Many individuals with disabilities want housing that offers them more integration in the community and a greater sense of independence than institutional settings. Yet they have been waiting since 2014 for federal officials to enforce the rules that such community-based housing services are supposed to meet. Early next year, the federal standards defining what qualifies as community housing will finally be imposed on states.
The rules, designed to help protect the independence, dignity, and integration of people with disabilities who are beneficiaries of the Medicaid-funded Home and Community-Based Services (HCBS) program, will come into force in March 2023.
The Centers for Medicare and Medicaid Services (CMS) issued the standards to ensure that the program’s million-plus beneficiaries face none of the restrictions associated with residential health care institutions. For housing to qualify under the program, residents must be allowed to come and go as they like, receive visitors whenever they wish, lock their doors, receive food deliveries, and decorate their living spaces as they see fit, among other liberties taken for granted by tenants and homeowners elsewhere.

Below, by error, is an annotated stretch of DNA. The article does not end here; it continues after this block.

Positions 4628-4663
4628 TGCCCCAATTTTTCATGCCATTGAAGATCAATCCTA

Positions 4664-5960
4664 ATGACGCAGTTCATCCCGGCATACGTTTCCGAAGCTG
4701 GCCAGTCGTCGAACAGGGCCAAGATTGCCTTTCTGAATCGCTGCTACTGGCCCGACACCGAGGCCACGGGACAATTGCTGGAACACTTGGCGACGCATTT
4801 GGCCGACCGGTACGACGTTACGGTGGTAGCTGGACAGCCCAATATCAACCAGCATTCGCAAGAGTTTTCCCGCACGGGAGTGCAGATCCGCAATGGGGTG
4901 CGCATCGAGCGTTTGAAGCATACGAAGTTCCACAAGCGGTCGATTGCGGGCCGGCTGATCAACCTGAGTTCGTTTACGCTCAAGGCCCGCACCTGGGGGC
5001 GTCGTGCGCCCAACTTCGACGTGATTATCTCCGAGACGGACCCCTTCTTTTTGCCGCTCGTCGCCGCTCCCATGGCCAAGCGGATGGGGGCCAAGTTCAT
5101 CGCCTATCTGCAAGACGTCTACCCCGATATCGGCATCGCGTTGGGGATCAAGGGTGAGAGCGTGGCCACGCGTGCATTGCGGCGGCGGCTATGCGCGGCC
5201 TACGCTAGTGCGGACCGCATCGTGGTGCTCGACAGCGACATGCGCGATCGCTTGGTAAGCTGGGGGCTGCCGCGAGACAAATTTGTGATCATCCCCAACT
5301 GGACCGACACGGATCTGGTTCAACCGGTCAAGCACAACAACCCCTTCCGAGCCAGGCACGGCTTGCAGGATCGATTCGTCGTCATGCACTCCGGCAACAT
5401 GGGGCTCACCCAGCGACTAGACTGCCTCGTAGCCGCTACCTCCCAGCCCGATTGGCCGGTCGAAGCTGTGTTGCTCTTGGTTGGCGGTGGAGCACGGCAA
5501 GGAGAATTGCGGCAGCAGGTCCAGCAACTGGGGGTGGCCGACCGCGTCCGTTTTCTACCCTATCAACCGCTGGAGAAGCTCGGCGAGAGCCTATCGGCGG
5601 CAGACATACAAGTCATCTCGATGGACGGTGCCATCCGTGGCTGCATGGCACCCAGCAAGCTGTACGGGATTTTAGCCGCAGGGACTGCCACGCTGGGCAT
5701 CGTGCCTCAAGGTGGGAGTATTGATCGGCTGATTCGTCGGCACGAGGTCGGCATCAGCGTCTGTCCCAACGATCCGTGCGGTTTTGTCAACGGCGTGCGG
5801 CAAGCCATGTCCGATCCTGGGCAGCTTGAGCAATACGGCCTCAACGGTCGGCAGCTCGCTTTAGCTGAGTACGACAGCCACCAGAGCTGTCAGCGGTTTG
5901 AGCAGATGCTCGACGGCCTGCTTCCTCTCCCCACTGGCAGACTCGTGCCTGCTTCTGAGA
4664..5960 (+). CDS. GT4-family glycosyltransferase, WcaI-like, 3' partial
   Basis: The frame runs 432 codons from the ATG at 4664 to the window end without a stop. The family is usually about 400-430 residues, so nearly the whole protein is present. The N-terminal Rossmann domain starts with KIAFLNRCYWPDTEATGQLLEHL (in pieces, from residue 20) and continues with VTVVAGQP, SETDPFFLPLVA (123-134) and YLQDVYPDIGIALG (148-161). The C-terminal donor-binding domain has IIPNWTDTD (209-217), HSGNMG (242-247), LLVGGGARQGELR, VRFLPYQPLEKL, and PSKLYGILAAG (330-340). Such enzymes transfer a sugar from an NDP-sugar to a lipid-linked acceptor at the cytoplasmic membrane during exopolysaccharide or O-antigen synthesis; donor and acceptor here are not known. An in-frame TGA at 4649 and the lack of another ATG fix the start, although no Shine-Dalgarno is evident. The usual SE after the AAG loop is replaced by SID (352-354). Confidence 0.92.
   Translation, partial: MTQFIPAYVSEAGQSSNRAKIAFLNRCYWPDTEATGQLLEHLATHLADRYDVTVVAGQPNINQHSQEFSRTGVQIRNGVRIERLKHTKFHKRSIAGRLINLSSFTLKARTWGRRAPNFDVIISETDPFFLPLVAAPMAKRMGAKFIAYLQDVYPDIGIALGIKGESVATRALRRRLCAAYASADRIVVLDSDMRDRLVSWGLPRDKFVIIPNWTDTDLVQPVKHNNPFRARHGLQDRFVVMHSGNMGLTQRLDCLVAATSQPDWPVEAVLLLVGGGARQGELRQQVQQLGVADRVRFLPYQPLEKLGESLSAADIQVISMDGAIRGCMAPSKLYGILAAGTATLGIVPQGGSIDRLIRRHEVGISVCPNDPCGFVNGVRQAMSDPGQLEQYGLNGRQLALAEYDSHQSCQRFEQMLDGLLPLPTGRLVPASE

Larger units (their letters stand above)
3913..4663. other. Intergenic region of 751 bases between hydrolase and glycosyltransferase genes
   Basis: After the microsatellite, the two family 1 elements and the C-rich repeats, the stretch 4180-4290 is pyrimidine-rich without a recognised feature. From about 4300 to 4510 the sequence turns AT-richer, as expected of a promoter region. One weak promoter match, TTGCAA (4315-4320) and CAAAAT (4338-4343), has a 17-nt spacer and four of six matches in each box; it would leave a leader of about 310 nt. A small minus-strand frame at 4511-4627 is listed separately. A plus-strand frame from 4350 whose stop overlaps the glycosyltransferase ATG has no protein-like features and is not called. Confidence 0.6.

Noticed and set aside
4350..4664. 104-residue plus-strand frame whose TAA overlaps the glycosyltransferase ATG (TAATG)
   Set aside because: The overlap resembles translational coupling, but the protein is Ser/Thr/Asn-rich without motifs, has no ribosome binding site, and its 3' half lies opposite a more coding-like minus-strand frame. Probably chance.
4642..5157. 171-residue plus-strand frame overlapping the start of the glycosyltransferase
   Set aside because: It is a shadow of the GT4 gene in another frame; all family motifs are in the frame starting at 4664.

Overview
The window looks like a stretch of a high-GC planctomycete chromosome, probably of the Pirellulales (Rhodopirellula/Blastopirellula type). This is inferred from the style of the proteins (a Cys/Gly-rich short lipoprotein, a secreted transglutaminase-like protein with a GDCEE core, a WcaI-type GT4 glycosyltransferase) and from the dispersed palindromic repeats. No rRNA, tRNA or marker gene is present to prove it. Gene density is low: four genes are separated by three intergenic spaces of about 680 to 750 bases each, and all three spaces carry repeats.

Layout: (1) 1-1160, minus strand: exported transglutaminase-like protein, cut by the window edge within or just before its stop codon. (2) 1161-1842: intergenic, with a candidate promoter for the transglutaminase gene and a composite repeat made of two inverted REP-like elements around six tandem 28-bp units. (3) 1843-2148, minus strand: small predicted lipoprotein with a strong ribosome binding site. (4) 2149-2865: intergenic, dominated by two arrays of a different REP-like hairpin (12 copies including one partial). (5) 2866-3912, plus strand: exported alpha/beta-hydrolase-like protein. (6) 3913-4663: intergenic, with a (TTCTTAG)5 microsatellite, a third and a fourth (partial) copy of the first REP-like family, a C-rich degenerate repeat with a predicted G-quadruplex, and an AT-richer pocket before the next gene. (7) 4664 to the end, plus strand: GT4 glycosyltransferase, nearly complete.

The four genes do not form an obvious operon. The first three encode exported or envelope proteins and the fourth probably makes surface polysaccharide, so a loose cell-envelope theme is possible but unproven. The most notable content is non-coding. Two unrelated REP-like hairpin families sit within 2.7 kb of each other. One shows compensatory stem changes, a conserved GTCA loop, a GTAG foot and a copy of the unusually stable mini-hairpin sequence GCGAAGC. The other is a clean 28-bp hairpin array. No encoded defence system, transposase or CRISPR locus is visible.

The federally and state-funded HCBS program is intended to give people with disabilities living independently the Medicaid insurance coverage that has long been available to those residing in hospitals and other health care institutions. Such services include health care aide assistance, medical equipment, transportation, and treatment.
CMS originally gave states until 2019 to comply with the standards, but the deadline has been extended more than once, most recently due to the COVID-19 pandemic.
“We’re glad to see CMS is holding firm to the 2023 deadline,” said Julia Bascom, executive director of the Autistic Self Advocacy Network. “People with disabilities will have been waiting nine years for the basic rights guaranteed by the rule, like the right to lock our doors, decorate our rooms, and eat when we’re hungry.”
The HCBS program was introduced in 1981 under the Reagan administration, which found that people with disabilities could live independently at a sixth of the cost of residing in an institutional setting. Under the program, the federal government granted “waivers” to states, allowing them to offer Medicaid coverage to those living in their own homes.